These Milk Cartons Are Bringing Attention To The Number Of Children Detained By The U.S.
During the 1980s and ’90s, photos would be put on milk cartons to raise public awareness about children who’d gone missing. 72U, a creative residency within agency 72andSunny, is now doing the same by installing a larger-than-life milk carton on Venice Beach to represent the more than 14,000 children who are currently detained by the U.S. government. The non-profit chose to highlight this issue because of the alarming number of detained children had risen from 2,400 in 2017 to over 14,000 in 2018.
The two-story polycarbonate Plexiglas milk carton is made up of 14,000 smaller cartons to represent each missing child.CREDIT: Javier Rojas
The art piece titled “14,000 Missing Childhoods and Counting” is a project that took more than 2 months to build and was a collective work of eight different artists. Traecy Smith, 72U Residency Director, says immigration is one of the most contentious issues of our time and felt that art could be a way to shine a light on how drastic things really are. 72U has highlighted various social issues in the past and the agency felt this was appropriate considering the mass attention immigration received this year.
“Once I saw the number of separated children grew I knew we had to do something,” Smith said. “Society took their eyes off the issue but it was still happening and we knew if art could do anything is magnify the reality of the situation.”
The art piece was created from artists around the world including Mexico, Ecuador, and India.
We dream of building a better future for these #14000andCounting detained immigrant children. We must set our standards higher. If we get 100,000 signatures, Congress will have to acknowledge this heinous human rights issue. #FamiliesBelongTogether #aclu #dreamers pic.twitter.com/RHfQtO6olP
— 72U (@72U) December 6, 2018
2U residents Ginger Quintanilla, Taylor Alley, Tyler Hicks, Daniel Kim, Federico Zoppei, Jacqueline Miller, Raja Man, Wale Agboola, and Cristina Marquez came together to create the art piece. They hail from across the globe in places like Mexico, Ecuador, India, Africa, Italy, and Los Angeles. Many of the artists have seen similar social issues back home but were emboldened to create something after the Trump administration began separating families earlier this year.
Smith says having a global collective of artists helped bring in various ideas and perspectives when creating the work. She says the issue of separated families isn’t just exclusive to America.
“By giving the art installation a global perspective, we acknowledge that the work and message isn’t just something that’s affecting people here in the U.S. but around the world,” Smith said.
Artists also consulted with many immigration organizations like the ACLU and Immigrant Defenders who gave input on the art piece. Smith says the art piece is part of a pending documentary on art and immigration as a whole.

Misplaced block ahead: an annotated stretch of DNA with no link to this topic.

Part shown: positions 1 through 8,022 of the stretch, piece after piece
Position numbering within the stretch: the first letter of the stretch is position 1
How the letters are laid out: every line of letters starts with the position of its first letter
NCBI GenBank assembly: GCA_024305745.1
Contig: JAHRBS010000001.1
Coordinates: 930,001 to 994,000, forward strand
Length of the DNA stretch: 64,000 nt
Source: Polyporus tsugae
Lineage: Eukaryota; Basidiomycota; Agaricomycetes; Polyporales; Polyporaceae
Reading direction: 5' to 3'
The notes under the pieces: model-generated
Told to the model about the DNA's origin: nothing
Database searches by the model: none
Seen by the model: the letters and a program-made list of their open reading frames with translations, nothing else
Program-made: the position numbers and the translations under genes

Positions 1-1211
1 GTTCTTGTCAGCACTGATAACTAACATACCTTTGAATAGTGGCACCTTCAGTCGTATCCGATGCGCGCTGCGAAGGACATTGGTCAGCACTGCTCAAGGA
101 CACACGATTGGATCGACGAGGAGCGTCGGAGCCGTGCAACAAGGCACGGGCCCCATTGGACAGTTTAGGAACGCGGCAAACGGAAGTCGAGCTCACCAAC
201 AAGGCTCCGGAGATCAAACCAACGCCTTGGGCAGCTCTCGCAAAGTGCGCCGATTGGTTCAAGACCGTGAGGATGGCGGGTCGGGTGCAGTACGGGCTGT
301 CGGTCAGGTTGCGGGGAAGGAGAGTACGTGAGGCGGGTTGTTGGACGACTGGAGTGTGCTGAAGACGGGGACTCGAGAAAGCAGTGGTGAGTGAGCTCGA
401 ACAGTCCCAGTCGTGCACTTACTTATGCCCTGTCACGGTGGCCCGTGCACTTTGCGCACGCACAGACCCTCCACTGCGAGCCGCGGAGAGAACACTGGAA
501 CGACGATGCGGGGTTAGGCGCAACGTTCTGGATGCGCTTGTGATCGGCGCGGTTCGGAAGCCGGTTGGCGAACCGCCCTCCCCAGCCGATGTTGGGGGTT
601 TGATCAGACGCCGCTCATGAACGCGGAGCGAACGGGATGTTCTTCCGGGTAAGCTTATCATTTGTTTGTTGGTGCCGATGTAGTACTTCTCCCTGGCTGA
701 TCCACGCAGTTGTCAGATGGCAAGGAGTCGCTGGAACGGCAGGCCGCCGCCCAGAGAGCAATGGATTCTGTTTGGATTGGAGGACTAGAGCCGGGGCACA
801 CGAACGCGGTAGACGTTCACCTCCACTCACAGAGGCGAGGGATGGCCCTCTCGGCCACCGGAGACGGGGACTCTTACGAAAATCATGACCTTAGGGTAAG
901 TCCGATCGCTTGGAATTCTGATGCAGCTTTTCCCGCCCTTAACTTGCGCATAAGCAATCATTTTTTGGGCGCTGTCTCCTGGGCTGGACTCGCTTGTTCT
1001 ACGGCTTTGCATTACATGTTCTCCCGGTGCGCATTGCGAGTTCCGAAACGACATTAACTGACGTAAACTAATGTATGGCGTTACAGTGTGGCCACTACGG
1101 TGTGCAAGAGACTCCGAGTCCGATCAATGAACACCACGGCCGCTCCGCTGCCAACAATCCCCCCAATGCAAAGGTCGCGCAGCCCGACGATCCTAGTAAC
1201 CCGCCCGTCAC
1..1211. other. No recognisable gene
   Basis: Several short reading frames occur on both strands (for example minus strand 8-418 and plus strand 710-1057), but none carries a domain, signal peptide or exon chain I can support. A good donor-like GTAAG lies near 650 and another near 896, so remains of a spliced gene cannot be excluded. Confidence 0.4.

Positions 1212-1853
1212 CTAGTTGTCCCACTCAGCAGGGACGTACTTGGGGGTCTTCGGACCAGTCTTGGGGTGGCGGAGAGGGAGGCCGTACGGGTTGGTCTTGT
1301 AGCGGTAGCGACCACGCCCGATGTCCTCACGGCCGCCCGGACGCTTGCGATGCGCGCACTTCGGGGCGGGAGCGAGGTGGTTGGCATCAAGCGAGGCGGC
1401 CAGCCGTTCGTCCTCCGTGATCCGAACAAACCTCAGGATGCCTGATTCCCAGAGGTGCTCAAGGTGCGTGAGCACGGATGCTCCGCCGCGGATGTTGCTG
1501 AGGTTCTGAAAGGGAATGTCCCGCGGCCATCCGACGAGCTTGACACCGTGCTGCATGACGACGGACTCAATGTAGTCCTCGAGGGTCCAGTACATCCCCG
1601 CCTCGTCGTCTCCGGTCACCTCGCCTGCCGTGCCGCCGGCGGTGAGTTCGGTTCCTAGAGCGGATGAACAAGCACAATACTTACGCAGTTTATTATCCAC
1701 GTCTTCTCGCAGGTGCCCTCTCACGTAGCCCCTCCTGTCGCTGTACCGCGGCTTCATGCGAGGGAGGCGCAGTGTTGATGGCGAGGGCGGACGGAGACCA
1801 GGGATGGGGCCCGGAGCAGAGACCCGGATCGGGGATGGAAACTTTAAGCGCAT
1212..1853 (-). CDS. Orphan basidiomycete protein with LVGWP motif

Every milk cartoon inside the art structure has etchings on each box that represent aspects of children taken from detained immigrant youth.CREDIT: Javier Rojas
Words like “Dad, “Freedom,” “Home” and “Future” are etched into the milk cartons to represent the wants of the children. Smith says she wants people to think of the reality for many of the children being detained and what they might be going through.
“We chose the milk carton for a specific reason,” Smith explained. “This is an item on every table and every family is aware of the milk carton and what it symbolizes, so that’s why we made this choice.”
The reaction to the art installation has been positive and has already gotten attention from the city of LA to possibly move the piece somewhere else in town for a longer stay. Smith says nothing is finalized but she sees the art piece finding a permanent home where more people can see the message.
The art installation has even gotten attention from people outside the U.S.CREDIT: Javier Rojas
People from outside the U.S. have come to see the art piece because of its importance. It serves as a reminder of the lives for many in the immigrant community. Emilio Rosales came from Guatemala after he heard about the art piece on social media. He says the Trump administration’s policies are a humanitarian issue and feels that art like this highlights what’s really going on.
“What’s going on in America is sad and I see it all over the news and it makes you wanna do something about it,” Rosales said. “I look at this art and it makes me sad to know these children will never get to relive their childhood again. That’s the reality here.”
The art piece encourages people to engage via a QR code that links to a website created for the project. Visitors to 14000andcounting.org can sign an electronic petition and share campaign artwork on social media. The artwork is currently installed in Windward Plaza at the Venice Beach boardwalk.
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